Simpson Cup: Marine Corps First Lieutenant Denis Oliverio’s courageous journey back to the game
December 6, 2012
By Doug Milne, PGA TOUR Staff
PONTE VEDRA BEACH, Fla.-- Denis Oliverio tells the story as if the ringing of bullets and smell of his own blood were still in the air.
On the evening of October 14, 2005, the Marine Corps First Lieutenant was the Tank Platoon Captain of a group in combat with enemy insurgents in Iraq on the border of Syria. Should radio communication fail, he remembered, his instructions were to use hand and arm signals to get information to his men. As fate would have it, the radios lost their signal. He followed his orders.
“As platoon commander, I had to relay to troops to get out of the way of fire coming from the nearby insurgent houses,” he said. “I popped my head out of the tank, waving to them the cut-throat signal not to go down a certain way.” At that moment, an insurgent in the house to his left took quick aim and changed Oliverio’s life forever.
The bullet entered through his left arm. Before settling in his chest, it shattered Oliverio’s humerus and severed his median nerve and brachial artery. “It shattered nearly everything,” he recounts.
“It was the most intense bleeding I’d ever seen in my life,” he said of the arterial wound. “At one point, I looked down at myself and said ‘If I don’t stop it, I’m going to run out of it.’”
Clad in a desert brown camouflage uniform, the only color he saw was purple. “I remember looking at it and saying aloud, ‘There’s no way a man can bleed this much and possibly survive.’”
But, he did survive. And as clear evidence of it, he stood on the range at TPC Sawgrass Wednesday, preparing himself for day two of the inaugural Simpson Cup, a match-play event which pitted injured and disabled military veterans from the United States against servicemen in similar circumstances from Great Britain.
The two-day event was the brain child of John Simpson, who created the On Course Foundation across the pond in 2010. Simpson, a former International Management Group agent for the likes of Sir Nick Faldo and Greg Norman, capitalized on his history within the game to form the Foundation, which teaches golf on a long-term basis to injured, current and ex-servicemen and women. The ultimate goal of the On Course Foundation is to find the men and women jobs within the golf industry.
The Foundation’s real success, however, is deemed before the first paycheck ever even rolls in. To these guys, it’s not how well they play the game, but rather a celebration of how well the game plays into them.
“The best thing about this is to see the self-esteem and confidence that the game of golf has given back to them,” Simpson noted. “The fact that they can take anyone on in a level playing field is really crucial. The camaraderie is huge, because it’s the first time since being in the military that they can all get together with the banter and fun.”
“Each of us out here today has suffered through adversity and tragedy, but we’ve found a way back,” said Oliverio. “Through the game of golf, we have found a way to recuperate, rehabilitate and challenge ourselves now.”
That wasn’t always the case with him. In the weeks after returning to a hospital at home, Oliverio went from planning for a future to relegating it into a past. Seemingly, his brother had too.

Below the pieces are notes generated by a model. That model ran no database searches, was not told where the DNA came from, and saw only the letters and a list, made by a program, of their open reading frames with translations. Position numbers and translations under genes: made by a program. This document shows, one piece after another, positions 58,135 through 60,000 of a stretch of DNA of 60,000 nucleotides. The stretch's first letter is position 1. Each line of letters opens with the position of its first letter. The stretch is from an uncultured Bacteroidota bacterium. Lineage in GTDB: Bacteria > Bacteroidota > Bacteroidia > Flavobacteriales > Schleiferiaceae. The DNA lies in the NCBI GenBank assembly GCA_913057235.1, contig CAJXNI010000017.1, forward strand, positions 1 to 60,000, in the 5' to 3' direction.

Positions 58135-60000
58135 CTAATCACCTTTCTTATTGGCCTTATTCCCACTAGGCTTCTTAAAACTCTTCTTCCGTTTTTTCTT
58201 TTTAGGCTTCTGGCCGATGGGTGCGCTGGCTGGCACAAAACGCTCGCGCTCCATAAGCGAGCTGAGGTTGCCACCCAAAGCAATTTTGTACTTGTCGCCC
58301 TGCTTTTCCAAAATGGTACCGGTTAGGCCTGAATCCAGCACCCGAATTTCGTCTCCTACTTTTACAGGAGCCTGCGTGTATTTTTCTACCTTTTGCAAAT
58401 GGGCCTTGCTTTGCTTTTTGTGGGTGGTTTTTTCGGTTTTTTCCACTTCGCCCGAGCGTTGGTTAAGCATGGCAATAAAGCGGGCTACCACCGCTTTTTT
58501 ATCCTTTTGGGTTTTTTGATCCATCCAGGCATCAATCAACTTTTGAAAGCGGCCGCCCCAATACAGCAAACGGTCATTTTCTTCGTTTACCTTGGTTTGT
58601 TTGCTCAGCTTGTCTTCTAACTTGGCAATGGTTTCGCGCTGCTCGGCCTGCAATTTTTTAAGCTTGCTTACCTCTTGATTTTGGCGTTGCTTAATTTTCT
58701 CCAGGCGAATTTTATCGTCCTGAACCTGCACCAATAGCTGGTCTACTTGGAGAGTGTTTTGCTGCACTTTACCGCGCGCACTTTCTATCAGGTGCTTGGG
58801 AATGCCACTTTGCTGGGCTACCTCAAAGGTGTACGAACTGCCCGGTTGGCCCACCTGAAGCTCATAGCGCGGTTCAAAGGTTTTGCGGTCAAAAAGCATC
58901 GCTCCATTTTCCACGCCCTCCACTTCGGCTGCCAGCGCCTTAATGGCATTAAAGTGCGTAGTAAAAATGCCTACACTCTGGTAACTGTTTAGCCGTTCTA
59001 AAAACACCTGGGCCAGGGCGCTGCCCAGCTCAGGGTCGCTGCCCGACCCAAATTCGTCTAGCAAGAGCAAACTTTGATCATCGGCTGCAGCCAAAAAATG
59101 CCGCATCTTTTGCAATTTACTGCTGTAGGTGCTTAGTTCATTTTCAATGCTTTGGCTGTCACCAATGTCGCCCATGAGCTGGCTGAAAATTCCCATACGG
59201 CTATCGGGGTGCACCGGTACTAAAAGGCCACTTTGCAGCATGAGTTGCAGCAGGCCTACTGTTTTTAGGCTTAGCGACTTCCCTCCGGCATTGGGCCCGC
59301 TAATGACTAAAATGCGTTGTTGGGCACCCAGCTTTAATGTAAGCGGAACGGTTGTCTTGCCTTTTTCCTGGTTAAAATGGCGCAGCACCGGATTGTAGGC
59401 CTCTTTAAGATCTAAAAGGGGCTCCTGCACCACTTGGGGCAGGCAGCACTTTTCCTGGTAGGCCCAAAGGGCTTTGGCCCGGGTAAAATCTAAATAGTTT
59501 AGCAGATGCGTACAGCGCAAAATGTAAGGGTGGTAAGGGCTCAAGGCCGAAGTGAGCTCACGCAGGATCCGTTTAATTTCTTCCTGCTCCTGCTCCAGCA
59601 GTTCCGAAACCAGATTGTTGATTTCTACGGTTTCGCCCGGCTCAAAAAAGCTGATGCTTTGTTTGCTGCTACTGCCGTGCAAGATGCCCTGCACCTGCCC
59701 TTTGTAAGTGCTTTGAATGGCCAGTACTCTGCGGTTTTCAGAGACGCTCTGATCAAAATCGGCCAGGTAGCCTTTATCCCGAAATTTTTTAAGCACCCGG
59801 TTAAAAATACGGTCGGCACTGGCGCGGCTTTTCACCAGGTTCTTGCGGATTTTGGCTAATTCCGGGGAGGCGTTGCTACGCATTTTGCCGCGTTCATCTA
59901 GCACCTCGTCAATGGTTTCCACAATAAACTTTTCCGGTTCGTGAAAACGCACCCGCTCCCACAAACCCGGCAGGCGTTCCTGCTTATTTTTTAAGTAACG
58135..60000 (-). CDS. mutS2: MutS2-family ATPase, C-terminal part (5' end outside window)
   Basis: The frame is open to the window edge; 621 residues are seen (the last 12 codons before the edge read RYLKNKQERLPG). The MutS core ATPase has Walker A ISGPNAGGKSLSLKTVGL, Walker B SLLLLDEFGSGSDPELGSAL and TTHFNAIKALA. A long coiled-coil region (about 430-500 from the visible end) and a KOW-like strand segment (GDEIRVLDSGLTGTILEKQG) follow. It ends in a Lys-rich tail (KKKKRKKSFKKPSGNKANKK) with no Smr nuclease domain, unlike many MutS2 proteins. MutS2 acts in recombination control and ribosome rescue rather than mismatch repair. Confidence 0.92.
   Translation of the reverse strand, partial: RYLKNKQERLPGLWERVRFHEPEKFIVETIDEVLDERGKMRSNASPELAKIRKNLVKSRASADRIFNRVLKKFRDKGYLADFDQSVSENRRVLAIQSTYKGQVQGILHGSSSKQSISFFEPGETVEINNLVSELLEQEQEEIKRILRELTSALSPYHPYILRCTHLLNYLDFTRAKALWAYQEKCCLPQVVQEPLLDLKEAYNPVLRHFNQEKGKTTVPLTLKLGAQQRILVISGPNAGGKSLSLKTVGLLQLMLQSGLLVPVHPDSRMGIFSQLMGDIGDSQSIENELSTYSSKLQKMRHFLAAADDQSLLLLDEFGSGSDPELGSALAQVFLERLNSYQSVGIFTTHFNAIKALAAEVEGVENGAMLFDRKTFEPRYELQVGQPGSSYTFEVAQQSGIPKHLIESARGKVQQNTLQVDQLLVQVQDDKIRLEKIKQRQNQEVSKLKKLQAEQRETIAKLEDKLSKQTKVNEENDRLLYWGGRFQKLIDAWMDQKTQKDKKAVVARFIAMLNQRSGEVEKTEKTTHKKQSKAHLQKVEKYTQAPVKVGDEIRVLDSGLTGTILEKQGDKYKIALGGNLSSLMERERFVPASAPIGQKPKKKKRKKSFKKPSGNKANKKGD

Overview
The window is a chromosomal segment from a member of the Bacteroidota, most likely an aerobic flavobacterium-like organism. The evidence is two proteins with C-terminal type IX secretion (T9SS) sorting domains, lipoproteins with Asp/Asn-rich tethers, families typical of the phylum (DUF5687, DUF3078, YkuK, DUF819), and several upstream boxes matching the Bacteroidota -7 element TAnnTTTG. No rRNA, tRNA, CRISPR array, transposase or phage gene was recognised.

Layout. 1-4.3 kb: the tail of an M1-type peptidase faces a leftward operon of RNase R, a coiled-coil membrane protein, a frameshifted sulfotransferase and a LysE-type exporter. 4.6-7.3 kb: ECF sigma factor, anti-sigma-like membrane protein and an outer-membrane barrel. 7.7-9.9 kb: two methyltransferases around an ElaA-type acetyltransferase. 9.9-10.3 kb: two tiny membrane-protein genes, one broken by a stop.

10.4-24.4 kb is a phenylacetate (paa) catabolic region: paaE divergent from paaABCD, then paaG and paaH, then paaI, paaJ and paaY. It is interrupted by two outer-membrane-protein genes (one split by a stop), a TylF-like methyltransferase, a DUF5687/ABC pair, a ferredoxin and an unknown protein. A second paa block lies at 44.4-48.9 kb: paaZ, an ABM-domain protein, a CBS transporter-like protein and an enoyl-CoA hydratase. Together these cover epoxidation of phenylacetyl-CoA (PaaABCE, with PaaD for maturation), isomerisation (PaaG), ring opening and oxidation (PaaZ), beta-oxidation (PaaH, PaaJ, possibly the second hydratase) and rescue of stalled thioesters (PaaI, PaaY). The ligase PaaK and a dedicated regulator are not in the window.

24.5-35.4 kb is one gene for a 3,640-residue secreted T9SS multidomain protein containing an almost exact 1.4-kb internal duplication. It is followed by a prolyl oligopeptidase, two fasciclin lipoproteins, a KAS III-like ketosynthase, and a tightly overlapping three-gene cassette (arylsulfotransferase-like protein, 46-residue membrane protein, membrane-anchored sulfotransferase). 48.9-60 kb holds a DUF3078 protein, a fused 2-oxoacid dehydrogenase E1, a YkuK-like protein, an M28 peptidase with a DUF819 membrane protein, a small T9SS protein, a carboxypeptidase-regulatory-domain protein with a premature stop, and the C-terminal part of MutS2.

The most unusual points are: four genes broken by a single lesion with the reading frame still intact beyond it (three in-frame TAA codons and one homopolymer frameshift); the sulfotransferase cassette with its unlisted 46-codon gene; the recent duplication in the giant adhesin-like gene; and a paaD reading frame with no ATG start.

“I looked at my older brother in the hospital and he was welling up with tears,” recalled Oliverio. “It was scary and uncomfortable for me. I had never seen any fear in his eyes. I tried to lighten the moment by saying, ‘Hey Bill, relax, you can have my golf clubs now. I won’t need those anymore.’”
Later that night, Oliverio reflected on what he’d said. And it hurt. “It was horrific. It was startling. For me, that was a bad turn in my life. There was a lot of ‘I won’t, I can’t,’ but golf has proved me wrong. Golf has taught me that I can.”
Following 14 surgeries and news that he would be able to keep his wounded arm, Oliverio accepted the awaiting epiphany. A slow return to the game he loved brought him so much more than the ever imagined.
“I hit a bad shot and get frustrated like everybody else,” he admitted. “But, then I stop and think; I truly shouldn’t be alive today. I should’ve died that night on the battlefield. I really should have. By the grace of God and a motivated Lance Corporal that helped me stop the bleeding, I survived.”
For a guy once positive he’d never pick up another club after his tragedy, he’s not doing bad. “I play golf every day now. And every day, at some point when I’m playing, I well up with tears and think of how lucky I am.”
Oliverio stood on the range Wednesday morning amidst two dozen other wounded veterans, each with a style and grace of their own over a golf ball. As elegant as each swing was, however, the differences stopped there.
“This is a sport in which you can compete being small, big, abled or disabled. It’s an even playing field,” Oliverio said. “It’s phenomenal that this game has brought us off the couches and out of the hospitals. Without golf, half of us would still be sitting around with a ‘woe is me’ attitude. The game of golf has gotten me up and out. It has challenged me. It has changed me. The game of golf is my life now.”
That’s the thing about golf. Throw a player 17 bad holes and watch him tread the choppy waters of reality. But give him a single swing of hope to hang his hat on, that elusive, perfect sound of club-meeting-ball and, well, life has never been better.
This game, like life itself, will present its bounty of obstacles. But there’s something about it that just keeps you coming back for more, always a little bit better than before.
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